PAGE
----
Tuesday, October 16, 2012

The Katie-Bar-The-Door Awards (1971)

Do you think Peter Bogdanovich will be as excited to win an award at the Mythical Monkey as I would be to win one at his site, Blogdanovich?

I haven't worked on these for a while, but over the next couple of weeks, I'll serve up the winners from the 1970s. Eventually, I'll go back and add in the nominees ...

winner: The Last Picture Show (prod. Stephen J. Friedman)

PICTURE (Comedy/Musical)
winner: Willy Wonka & the Chocolate Factory (prod. Stan Margulies and David L. Wolper)

PICTURE (Foreign Language)
winner: Szerelem (Love) (prod. Hungarofilm and MAFILM Stúdió 1)

ACTOR (Drama)
winner: Malcolm McDowell (A Clockwork Orange)

ACTOR (Comedy/Musical)
winner: Walter Matthau (Plaza Suite and Kotch)

winner: Jane Fonda (Klute)

ACTRESS (Comedy/Musical)
winner: Ruth Gordon (Harold and Maude)

winner: Peter Bogdanovich (The Last Picture Show)

DIRECTOR (Comedy/Musical)
winner: Arthur Hiller (The Hospital)

winner: Ben Johnson (The Last Picture Show)

winner: Cloris Leachman (The Last Picture Show)

winner: Larry McMurtry and Peter Bogdanovich, from the novel by Larry McMurtry (The Last Picture Show)


Erik Beck said...

Methinks your childhood clouds your vision. Did you really just give Willy Wonka Best Picture over Harold and Maude, The Hospital and Carnal Knowledge?

And I will always give Picture, Director and Screenplay to Clockwork, but every time I watch Last Picture Show, I appreciate it more. Especially once I consider the rest of his career (though Texasville is very under-appreciated).

Mythical Monkey said...

You know, I don't think I actually saw Willy Wonka as a kid -- saw everything else. My dad was probably out of the country when it was in theaters, and I don't remember my mom ever taking us to the movies without him.

I almost went with The Hospital ...

In fact, I almost went with A Clockwork Orange as a comedy -- a very dark, satirical comedy, indeed, but so dark I'm not sure it is a comedy. If I had, you'd have Gene Hackman in the drama category and Malcolm McDowell over Walter Matthau in the comedy ...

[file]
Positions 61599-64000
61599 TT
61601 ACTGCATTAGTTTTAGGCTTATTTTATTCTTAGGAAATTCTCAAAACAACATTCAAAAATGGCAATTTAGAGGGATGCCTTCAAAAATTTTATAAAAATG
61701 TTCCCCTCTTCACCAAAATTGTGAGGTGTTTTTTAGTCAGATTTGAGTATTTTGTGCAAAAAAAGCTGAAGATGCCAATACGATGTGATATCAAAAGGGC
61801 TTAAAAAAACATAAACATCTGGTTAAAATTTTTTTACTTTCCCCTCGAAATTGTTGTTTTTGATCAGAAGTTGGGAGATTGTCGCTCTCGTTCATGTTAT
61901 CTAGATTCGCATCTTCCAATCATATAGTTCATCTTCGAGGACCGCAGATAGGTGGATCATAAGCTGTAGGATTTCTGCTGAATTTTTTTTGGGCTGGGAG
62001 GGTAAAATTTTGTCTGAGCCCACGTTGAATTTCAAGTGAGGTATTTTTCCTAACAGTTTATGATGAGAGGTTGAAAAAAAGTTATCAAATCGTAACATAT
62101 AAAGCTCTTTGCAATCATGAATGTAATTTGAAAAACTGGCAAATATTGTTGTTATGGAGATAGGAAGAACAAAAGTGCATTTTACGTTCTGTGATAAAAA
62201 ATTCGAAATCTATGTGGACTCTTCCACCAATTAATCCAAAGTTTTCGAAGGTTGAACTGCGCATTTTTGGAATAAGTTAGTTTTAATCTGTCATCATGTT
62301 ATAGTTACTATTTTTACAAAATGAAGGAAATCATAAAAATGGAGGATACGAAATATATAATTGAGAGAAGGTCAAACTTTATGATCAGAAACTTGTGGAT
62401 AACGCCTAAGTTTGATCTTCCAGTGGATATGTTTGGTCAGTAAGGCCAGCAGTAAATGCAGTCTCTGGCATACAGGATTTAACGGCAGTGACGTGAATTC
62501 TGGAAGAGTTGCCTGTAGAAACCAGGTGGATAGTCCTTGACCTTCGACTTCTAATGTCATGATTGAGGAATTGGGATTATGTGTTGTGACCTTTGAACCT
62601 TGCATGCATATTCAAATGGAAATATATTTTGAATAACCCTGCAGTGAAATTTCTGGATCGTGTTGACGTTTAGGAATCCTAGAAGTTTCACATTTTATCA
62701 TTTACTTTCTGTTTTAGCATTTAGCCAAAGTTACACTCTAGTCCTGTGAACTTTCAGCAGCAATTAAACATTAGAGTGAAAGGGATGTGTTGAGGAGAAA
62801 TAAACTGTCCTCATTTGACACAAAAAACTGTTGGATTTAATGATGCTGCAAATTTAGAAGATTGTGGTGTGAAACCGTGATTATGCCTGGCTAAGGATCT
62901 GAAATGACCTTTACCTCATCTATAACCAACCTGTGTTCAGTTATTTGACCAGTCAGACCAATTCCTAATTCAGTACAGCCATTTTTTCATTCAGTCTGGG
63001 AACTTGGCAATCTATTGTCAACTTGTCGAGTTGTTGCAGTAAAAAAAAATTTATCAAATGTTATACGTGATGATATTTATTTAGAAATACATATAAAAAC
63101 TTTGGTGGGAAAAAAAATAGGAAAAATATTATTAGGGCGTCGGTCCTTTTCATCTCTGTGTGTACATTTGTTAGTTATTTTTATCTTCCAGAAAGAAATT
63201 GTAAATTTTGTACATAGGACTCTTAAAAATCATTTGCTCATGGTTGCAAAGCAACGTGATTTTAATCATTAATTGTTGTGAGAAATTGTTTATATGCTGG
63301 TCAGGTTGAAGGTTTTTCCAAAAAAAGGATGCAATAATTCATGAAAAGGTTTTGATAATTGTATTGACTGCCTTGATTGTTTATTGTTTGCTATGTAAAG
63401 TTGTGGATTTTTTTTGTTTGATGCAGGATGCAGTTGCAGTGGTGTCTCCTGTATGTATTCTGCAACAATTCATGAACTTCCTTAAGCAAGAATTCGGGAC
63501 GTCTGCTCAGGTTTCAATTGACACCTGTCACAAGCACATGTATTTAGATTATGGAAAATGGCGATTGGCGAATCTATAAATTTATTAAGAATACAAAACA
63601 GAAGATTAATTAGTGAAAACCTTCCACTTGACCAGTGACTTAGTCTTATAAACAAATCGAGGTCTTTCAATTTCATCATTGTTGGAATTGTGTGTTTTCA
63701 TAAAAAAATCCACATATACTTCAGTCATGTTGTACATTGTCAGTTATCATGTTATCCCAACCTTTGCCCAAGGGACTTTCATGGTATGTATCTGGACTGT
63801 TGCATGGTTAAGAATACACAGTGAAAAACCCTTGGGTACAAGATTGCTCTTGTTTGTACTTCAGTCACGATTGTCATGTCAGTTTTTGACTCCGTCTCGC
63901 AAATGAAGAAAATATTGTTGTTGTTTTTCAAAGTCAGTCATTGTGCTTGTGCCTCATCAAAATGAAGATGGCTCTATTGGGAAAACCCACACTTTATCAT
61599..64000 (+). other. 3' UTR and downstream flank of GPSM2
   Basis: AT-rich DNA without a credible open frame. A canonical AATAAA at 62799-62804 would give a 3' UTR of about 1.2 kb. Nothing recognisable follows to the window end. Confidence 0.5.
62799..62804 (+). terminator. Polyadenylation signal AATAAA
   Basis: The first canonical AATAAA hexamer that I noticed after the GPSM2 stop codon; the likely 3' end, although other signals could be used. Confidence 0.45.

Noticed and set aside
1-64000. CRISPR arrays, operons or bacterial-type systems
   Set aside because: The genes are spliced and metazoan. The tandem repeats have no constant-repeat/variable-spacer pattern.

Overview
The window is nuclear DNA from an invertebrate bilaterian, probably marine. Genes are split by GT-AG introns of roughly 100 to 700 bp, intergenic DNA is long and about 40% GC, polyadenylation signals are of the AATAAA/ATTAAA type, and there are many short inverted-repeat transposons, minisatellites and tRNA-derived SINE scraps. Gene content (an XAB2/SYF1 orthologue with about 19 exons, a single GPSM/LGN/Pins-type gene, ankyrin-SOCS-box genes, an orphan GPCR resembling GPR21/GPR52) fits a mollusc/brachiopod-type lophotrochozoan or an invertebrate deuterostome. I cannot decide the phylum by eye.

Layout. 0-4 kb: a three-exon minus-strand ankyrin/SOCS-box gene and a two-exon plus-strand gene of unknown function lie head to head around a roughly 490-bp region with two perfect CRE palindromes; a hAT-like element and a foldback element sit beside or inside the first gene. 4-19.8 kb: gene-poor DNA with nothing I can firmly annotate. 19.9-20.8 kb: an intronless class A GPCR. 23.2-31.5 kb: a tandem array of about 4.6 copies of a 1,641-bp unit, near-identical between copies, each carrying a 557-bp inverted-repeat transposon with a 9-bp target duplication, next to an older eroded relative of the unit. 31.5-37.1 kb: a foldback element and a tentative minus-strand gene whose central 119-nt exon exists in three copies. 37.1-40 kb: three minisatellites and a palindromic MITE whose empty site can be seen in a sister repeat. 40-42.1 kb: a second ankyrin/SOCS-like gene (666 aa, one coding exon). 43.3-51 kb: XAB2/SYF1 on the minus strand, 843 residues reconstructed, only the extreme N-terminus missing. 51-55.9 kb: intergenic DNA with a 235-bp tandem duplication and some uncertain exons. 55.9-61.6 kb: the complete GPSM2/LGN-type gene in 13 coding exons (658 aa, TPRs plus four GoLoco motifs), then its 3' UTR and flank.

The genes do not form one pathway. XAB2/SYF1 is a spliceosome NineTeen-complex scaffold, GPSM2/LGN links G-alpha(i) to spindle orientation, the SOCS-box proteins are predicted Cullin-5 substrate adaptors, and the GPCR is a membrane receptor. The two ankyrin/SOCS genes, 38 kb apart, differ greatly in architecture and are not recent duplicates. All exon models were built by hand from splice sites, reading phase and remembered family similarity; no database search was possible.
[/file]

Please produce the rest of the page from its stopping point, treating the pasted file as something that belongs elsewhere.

mister muleboy said...

I found all of the selections solid -- rock solid -- except for two, but the two were biggies.

Willy Wonka. Wow. I can't abide that movie. I find it creepy, unfunny, ugly, and uninspired.

I think Wilder is outstanding, but as a creepy, unfunny, ugly, uninspired character.

And I speak having given a dazzling performance as Mr. Salt in a stage production. But I hold no grudge for their failure to cast me (I was, after all, not yet ten when they began shooting). I just don't dig the picture.

And A Clockwork Orange. I loved that book from my first, precocious early exposure to it as a pre-teen (yes, precocious is apt for much of my early life). Therefore I hated the movie, since it captured the book only in not. Bringing the book to life as a cartoon was whippin'-worthy. Kubrick should be damned.

Having said that, I argue that ACO is a comedy; a dark, dark comedy, but badly executed. Ugly film stock and a couple'a poor performances mar an otherwise crappy piece.

Not trying to pick a fight with the Beckster. I prefer potato crisps to potato chips, and like my meat (when I ate meat) burnt through. Tastes differ. He can have his CLockwork, and I'll lament never seeing mine (and alas, the time has passed).

But what would your blog be without controversy?

[Answer: uncontroversial]

mister muleboy said...


Erik Beck said...

And I also consider putting Clockwork as a comedy (one of the few films I love that I never argue with people who hate it - there are many good reasons to hate it and I understand that, so no worries Mule).

Clockwork is on that list of tricky very dark comedies - Pulp Fiction and Trainspotting could fall into the same category.

I assumed you liked Willy Wonka from childhood because I also don't think it's that good a film (except for Wilder) and thought that might be your reason for going with it. My wife and best friend are big fans of Goonies and Big Trouble in Little China because of childhood preferences, but I can't abide either one.